Causes And Effects Of Slavery In The U.S.

1448 words - 6 pages

Slavery has been described as a "social institution defined by law and custom as the most absolute involuntary form of human servitude." . The three main characteristics of slavery are that the people are regarded as property, they are forced to serve (often through violence), and they are subject to the owner's will.

The most famous example of this kind of slavery is found in America, during the 16th, 17th and 18th century. During this time, America's southern states were dominated by slavery, and the vast majority of plantations were essentially run by black slaves, imported from Africa. The slave trade was founded in 1444, by the Portuguese who, sensing the need for more slaves, ventured to use Africans. They realised that the sheer numbers of slaves needed to work in Europe and the European colonies an America could be easily acquired from the African tribes people who were already using slaves in their own communities. The Portuguese realised that the slaves could be used to make a profit, and during the early 16th century, the Spanish began to travel to Africa to get slaves. Shortly after this, English colonists and merchants also joined the now expansive slave trade.

Legal recognition of slaves was begun in 1641, by Massachusetts, who recognised the need for some sort of legislature to control the use of slaves. The state of Massachusetts was shortly followed by Connecticut in 1650 and Virginia in 1661. However, these laws were not intended to protect the black slaves. They were intended to protect the rights of slave owners. By the time of the war of independence, the Africans had become slaves in the fullest sense according to law and custom. The law protected the plantation owner's rights over slaves, and thus the slaves were left with no rights whatsoever. If they tried to escape to other states, ones that were anti-slavery, they were not free. Instead, they were classed as fugitives. In this way, slaves were left with no way to become free. Their only option was to work on the plantations for life.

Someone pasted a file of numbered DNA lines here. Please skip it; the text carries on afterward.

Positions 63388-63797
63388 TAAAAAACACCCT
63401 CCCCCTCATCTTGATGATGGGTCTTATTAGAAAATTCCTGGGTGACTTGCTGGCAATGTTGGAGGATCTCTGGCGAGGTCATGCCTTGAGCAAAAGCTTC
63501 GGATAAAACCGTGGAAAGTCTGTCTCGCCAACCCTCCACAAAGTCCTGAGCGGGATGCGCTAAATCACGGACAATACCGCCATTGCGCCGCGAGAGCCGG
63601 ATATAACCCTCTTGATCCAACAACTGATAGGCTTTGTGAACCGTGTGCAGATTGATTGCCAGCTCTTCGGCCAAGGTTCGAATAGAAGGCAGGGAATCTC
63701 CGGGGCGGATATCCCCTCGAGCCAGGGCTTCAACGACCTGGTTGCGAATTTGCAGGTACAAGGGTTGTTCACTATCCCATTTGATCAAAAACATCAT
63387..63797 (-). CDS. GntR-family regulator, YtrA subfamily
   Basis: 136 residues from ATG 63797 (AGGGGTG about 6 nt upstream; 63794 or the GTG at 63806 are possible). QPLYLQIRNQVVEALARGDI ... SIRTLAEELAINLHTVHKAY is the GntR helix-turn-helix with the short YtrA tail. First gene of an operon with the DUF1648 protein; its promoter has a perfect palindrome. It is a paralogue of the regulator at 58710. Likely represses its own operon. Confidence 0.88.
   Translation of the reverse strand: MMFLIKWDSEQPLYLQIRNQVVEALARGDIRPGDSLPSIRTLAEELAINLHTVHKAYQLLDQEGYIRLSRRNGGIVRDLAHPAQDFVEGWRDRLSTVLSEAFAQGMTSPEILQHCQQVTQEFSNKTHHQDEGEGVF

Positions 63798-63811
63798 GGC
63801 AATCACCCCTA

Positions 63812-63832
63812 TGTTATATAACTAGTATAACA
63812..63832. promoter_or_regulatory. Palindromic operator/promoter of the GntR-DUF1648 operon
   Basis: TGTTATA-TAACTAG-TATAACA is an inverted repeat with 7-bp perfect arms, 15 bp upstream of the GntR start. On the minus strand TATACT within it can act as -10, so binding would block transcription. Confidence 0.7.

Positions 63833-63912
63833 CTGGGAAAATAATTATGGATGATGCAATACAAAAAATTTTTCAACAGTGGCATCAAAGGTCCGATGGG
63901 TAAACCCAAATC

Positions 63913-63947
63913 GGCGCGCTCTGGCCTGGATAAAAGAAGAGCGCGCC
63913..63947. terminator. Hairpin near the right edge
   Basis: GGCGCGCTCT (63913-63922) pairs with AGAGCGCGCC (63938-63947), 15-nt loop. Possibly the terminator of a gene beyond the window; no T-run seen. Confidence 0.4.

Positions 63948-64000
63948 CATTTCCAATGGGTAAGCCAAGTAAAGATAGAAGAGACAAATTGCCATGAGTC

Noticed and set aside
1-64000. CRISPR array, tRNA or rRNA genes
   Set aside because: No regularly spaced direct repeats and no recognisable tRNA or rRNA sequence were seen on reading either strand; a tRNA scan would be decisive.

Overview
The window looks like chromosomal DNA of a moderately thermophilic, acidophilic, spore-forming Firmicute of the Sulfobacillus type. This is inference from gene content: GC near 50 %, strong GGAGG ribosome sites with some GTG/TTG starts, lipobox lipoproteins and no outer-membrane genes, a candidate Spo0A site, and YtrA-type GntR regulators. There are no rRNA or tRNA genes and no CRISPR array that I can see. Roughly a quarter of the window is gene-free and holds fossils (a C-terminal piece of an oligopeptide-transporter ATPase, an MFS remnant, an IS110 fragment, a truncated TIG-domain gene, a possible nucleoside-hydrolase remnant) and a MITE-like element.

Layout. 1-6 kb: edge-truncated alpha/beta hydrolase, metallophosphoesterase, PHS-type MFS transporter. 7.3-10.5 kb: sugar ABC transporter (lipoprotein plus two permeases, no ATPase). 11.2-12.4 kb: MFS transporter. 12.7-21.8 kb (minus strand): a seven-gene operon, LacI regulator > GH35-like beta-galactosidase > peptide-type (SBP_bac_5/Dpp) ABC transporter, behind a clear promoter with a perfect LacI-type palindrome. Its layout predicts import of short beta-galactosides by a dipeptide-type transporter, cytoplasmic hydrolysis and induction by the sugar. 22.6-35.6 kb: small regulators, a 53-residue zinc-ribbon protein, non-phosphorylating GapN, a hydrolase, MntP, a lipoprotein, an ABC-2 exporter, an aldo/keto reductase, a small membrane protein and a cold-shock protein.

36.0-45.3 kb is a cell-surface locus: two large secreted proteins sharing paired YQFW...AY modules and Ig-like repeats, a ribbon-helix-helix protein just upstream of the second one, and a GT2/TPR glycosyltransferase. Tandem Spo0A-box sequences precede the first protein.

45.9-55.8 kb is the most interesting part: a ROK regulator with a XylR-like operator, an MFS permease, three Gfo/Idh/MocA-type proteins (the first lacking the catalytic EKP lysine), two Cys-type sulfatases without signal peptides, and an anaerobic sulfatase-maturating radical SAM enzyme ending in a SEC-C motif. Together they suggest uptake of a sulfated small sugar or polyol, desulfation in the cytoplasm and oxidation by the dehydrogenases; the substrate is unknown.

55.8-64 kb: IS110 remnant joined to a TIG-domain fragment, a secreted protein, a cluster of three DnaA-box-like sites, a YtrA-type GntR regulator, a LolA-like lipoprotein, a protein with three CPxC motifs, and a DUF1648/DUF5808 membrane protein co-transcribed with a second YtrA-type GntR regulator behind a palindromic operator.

By this stage, slave owners had begun to realise that the only way to control slaves was by using violence and threats. A new culture had been introduced: one of black inferiority and white superiority. Many white plantation owners used extreme violence to make their slaves work, as they had no other means with which to control them. They could not reward the slaves by decreasing their length of servitude; the slaves were used for life, and their monetary value was too great for the plantation owners to reprieve them. However, sometimes the violence became so extreme that the slaves died, which decreased the plantation's profit. This use of violence extended to rape of black women and children, mutilation and branding. Rape of slaves produced an inter-race community, although this was violently unstable due to the racial and social discrimination present at that time. The plantation masters branded their slaves so that if...

Find Another Essay On Causes and Effects of Slavery in the U.S.

Causes and Effects of Violence in Children

1720 words - 7 pages , aggression towards others or self, explosive temper tantrums, and armed assault. A child can either be a direct or indirect target of violence in the home or they can be harmed by its occurrence. To many children, the indirect act of violence [such as mother being physically abused by the father] can still have the same effects as being directly abused. Several factors such as domestic violence, media violence, gender differences, antisocial